The relationship between depression and obesity is likely multifactorial, involving more than 1 pathway — biological, psychological or both, she said.

Biological pathways could involve inflammation (linked to both depression and obesity), the hypothalamic-pituitary-adrenal axis (also linked to both conditions), and/or insulin resistance (obesity increases risks for diabetes and insulin resistance, which could induce alterations in the brain and increase the risk for depression).

Emphasis on Thinness

One psychological pathway could originate with Western society’s emphasis on thinness, with weight gain contributing to decreased self-esteem, a risk factor for depression, said Dr. Luppino.

The nature of the relationship between obesity and depression may vary from person to person. "For one person, it might be a biological system that’s not working the way it should, but in another person, it could be that self-esteem is low, and if that person is obese, it might be the last push for that person to get depressed."

But perhaps elements of both a biological pathway and a psychological pathway are needed to create the obesity-depression link. "If one gets obese or overweight due to biological factors but self-esteem is great and you don’t have body dissatisfaction, you may not get depressed," said Dr. Luppino.

Genes that increase vulnerability to depression can also play a role, said Dr. Luppino. "For a person with good self-esteem who is overweight or obese but who is not prone to depression, my best guess is that the chances for being depressed at the end are lower."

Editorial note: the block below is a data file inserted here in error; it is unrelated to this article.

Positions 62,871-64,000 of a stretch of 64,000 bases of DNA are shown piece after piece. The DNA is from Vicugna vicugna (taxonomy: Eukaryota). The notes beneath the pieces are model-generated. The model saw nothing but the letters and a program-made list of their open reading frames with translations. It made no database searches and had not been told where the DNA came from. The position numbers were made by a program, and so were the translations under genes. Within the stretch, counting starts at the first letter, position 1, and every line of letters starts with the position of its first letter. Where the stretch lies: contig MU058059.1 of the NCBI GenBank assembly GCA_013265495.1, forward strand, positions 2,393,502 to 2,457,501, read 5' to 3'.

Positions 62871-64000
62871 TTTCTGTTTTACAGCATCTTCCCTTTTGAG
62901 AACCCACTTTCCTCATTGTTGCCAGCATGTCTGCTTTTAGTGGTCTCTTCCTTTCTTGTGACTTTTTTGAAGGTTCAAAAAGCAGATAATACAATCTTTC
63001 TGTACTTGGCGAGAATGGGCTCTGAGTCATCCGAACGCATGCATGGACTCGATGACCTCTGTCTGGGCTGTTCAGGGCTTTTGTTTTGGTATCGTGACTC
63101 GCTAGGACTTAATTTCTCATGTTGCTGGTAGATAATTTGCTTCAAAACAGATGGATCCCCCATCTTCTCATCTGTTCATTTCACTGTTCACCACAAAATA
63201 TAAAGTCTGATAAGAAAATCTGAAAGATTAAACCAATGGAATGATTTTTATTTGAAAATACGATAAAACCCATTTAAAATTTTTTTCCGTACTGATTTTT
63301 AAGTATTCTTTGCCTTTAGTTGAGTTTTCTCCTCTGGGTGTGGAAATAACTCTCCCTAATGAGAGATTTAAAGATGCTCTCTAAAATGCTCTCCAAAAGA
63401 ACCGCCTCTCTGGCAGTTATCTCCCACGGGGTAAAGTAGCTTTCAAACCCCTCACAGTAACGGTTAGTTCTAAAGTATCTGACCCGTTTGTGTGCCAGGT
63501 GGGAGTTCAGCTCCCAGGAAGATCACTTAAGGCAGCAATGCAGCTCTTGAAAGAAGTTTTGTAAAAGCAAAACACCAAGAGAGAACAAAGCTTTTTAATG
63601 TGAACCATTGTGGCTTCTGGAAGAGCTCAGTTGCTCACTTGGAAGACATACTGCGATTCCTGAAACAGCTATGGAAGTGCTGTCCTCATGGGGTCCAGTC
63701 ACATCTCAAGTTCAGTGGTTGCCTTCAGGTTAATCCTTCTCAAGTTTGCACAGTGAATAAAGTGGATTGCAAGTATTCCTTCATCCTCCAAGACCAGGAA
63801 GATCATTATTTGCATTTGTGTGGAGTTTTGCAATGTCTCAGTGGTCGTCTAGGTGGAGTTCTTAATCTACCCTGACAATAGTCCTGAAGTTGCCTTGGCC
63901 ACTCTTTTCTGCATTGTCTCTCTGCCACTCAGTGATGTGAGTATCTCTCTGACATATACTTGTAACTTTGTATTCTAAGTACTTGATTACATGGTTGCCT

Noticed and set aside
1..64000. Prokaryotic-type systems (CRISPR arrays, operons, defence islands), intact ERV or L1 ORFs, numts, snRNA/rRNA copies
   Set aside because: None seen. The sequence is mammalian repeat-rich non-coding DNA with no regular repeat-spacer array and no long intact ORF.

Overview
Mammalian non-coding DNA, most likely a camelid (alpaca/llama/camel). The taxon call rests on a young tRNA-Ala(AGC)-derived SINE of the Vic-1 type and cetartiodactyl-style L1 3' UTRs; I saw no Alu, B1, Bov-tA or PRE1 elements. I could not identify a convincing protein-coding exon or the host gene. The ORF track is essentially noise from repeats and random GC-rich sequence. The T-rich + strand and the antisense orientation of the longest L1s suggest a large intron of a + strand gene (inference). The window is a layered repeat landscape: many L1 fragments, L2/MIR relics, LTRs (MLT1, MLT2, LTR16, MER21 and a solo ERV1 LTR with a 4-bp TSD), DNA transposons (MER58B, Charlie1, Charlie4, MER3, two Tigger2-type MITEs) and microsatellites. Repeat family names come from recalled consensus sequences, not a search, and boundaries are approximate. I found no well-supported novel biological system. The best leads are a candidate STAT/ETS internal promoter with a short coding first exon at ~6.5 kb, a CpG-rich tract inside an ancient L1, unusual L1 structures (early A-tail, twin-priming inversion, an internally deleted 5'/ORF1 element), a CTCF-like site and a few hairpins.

Other explanatory factors could include unhealthy lifestyles, such as lack of physical activity and poor diet, and the use of antidepressants, all of which can lead to weight gain.

Future research should examine such things as the potential role of depression characteristics, medication use, physical activity, and dietary patterns, the study authors write.

Excellent Example

Reached for a comment, Michelle Riba, MD, associate chair for Integrated Medicine and Psychiatric Services, Department of Psychiatry, University of Michigan, Ann Arbor, and past president, American Psychiatric Association, said the study "is an excellent example of the use of a meta-analytic approach for 2 large public health problems — depression and obesity."

But she did note some limitations of the analysis; for example, it only included adult studies. "We know many of these problems begin much earlier, in childhood, Dr. Riba told Medscape Psychiatry.

As well, important factors, such as sleep and sleep problems related to depression and obesity, and patients with diabetes or cardiovascular diseases were not included.

"We also don’t know about medications that patients might have been on to affect mood and obesity. Bipolar disorder, alcohol and substance abuse, socioeconomic issues, and health insurance are also not addressed," she said.

The authors have disclosed no relevant financial relationships.

Arch Gen Psychiatry. 2010;67:220-229.